Timeframe: December 17th – December 23rd, 2021
Contributors: Adiba Tahsin, Sabyasachi Karmaker, Redwan Reham, and Farhan Uddin Ahmed.
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Omicron less likely to put you in the hospital, studies say
Scientists stress that even if the findings of these early studies hold up, any reductions in severity need to be weighed against the fact omicron spreads much faster than delta and is more able to evade vaccines.
Still, the new studies released Wednesday seem to bolster earlier research that suggests omicron may not be as harmful as the delta variant, said Manuel Ascano Jr., a Vanderbilt University biochemist who studies viruses.
An analysis from the Imperial College London COVID-19 response team estimated hospitalization risks for omicron cases in England, finding people infected with the variant are around 20% less likely to go to the hospital at all than those infected with the delta variant, and 40% less likely to be hospitalized for a night or more.
A separate study out of Scotland by scientists at the University of Edinburgh and other experts suggested the risk of hospitalization was two-thirds less with omicron than delta. Younger people are much less likely to develop severe cases of COVID-19.
But he added: “It’s important to emphasize that if omicron has a much higher transmission rate compared to delta, the absolute number of people requiring hospitalization might still increase, despite less severe disease in most cases.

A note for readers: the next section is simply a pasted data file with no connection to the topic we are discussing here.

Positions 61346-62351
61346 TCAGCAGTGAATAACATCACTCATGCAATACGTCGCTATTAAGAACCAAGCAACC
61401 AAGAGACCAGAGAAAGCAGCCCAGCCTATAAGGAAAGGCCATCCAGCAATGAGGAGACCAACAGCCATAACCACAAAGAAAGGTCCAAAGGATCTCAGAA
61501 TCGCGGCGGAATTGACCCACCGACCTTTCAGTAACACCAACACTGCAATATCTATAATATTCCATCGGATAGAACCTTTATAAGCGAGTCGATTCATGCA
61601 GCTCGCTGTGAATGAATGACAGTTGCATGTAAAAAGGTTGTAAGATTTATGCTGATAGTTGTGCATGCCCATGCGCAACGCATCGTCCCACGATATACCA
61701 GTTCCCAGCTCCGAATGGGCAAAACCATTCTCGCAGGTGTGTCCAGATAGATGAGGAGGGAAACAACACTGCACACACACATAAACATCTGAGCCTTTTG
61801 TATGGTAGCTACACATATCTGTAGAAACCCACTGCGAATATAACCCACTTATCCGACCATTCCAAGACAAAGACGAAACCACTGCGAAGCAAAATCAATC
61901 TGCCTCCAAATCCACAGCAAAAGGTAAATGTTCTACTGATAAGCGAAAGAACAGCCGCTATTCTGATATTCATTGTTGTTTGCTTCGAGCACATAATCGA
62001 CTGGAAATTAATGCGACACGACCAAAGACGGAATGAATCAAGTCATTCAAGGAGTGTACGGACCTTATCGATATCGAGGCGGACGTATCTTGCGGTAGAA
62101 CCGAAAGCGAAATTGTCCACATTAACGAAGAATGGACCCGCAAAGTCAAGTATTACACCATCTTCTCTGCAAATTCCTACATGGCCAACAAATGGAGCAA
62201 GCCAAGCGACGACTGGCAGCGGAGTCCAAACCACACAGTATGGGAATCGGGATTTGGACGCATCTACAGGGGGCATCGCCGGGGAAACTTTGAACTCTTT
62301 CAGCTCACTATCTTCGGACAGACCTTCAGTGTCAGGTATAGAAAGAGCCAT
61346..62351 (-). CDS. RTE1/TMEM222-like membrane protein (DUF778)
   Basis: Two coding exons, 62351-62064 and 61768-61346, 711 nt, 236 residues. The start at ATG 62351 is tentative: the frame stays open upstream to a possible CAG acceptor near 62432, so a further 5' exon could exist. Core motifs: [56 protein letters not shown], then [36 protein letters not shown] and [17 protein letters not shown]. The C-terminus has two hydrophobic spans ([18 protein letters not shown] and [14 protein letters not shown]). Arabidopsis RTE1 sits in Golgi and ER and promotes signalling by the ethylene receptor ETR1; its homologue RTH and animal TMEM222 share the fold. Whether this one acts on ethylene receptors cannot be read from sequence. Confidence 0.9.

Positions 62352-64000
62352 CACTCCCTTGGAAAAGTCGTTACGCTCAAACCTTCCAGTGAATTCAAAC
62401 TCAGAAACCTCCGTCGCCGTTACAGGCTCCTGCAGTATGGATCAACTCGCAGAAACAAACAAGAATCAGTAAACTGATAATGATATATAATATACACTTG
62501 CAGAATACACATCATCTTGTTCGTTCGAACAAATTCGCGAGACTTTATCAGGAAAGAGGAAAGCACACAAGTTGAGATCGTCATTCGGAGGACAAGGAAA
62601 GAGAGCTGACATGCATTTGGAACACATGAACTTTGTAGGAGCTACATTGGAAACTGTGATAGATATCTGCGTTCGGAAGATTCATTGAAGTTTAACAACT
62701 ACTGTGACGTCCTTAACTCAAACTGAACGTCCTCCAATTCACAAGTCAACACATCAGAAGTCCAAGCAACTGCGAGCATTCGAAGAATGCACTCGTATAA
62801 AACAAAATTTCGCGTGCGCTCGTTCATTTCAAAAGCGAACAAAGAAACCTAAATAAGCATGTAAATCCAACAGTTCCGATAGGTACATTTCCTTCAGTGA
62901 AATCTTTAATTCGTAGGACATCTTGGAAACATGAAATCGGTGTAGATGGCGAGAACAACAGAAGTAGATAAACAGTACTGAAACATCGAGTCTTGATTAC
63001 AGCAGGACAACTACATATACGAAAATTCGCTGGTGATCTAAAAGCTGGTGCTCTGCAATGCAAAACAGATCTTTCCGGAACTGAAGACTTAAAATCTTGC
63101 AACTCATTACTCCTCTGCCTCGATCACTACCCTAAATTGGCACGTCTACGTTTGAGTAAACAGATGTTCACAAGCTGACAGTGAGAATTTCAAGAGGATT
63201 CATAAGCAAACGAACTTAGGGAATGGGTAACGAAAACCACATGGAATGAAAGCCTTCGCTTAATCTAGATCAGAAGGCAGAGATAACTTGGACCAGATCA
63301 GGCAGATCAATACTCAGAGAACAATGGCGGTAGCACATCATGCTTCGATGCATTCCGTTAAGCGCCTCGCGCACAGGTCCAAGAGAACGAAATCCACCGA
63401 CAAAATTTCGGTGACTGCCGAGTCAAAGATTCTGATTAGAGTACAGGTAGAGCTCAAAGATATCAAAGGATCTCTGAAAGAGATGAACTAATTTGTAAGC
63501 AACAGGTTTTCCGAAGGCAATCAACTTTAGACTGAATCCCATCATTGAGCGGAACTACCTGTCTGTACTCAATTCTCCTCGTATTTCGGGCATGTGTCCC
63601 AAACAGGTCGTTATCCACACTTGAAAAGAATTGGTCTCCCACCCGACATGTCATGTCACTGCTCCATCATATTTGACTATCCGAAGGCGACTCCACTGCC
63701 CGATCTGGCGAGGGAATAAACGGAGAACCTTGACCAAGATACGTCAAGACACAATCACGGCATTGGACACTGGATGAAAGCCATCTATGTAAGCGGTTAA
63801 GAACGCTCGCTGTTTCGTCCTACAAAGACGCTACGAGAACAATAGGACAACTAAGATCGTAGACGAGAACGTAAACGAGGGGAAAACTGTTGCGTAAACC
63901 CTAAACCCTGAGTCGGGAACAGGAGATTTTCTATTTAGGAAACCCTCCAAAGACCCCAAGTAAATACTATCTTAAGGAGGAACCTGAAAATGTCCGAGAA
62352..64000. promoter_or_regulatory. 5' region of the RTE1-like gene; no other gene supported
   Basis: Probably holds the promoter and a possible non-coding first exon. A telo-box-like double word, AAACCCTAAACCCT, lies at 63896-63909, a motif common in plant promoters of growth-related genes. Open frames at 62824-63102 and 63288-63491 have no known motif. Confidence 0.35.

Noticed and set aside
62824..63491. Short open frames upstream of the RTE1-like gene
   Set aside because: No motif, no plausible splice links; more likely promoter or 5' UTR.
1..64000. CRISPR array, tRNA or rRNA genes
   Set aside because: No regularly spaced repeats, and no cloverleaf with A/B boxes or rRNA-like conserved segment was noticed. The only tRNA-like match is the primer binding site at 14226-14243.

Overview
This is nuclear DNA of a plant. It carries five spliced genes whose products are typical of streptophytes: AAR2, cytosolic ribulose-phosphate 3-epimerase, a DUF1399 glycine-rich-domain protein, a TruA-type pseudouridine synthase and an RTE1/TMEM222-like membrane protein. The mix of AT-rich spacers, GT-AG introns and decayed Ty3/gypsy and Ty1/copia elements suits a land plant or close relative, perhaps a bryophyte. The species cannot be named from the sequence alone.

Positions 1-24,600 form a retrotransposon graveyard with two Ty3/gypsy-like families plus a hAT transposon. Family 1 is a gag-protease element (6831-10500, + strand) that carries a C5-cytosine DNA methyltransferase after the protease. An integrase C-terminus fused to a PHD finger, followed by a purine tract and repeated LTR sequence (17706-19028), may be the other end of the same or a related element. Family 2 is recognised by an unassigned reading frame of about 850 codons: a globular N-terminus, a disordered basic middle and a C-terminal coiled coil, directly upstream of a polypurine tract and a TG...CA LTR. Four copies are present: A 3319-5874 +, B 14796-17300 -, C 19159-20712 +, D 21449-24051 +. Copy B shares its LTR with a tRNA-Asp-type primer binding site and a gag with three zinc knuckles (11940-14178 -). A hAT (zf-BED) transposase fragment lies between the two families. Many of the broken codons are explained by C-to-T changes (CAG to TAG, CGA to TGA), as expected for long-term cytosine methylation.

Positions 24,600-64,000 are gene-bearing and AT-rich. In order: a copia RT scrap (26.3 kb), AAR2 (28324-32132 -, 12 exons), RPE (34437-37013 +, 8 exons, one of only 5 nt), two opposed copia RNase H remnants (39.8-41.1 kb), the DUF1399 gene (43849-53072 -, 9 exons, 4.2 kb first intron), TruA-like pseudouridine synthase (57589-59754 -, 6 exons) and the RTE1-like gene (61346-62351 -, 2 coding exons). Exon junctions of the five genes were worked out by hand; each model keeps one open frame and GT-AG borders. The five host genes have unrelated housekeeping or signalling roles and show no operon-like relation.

Salim Abdool Karim, a clinical infectious disease epidemiologist in South Africa, said earlier this week that the rate of admissions to hospitals was far lower for omicron than it was for delta.
Source: ABC News
2. Economics & Business
EU to combat taxation ‘race to the bottom’ with 15% rate for big companies
The EU has taken a first step in setting a 15% minimum corporate tax for multinationals, in line with a global agreement struck earlier this year, as the White House has hit a hurdle in its efforts to turn the pact into law. The draft directive, which sets an effective corporate tax rate of 15% for multinationals and other large businesses with a turnover in excess of €750m, enacts an agreement signed by 136 countries and jurisdictions earlier this year.
Source: The Guardian
UK loses appetite for pre-Christmas dining out because of Omicron
Andrew Goodwin, a UK economist at the consultancy firm Oxford Economics, said: “Though the government has opted to defer a decision on introducing further restrictions until after Christmas, it seems likely that a mix of greater consumer caution and reduced mobility will ensure that the UK’s GDP falls in December.”
The number of seated diners fell by 14 percentage points in the week ending 20 December to 88% of the level in the same period of 2019.
Source: The Guardian
Pillar of Shame: Hong Kong’s Tiananmen Square statue removed
A famous statue at the University of Hong Kong marking the Tiananmen Square massacre was removed late on Wednesday. The statue showed piled-up corpses to commemorate the hundreds – possibly thousands – of pro-democracy protesters killed by Chinese authorities in 1989.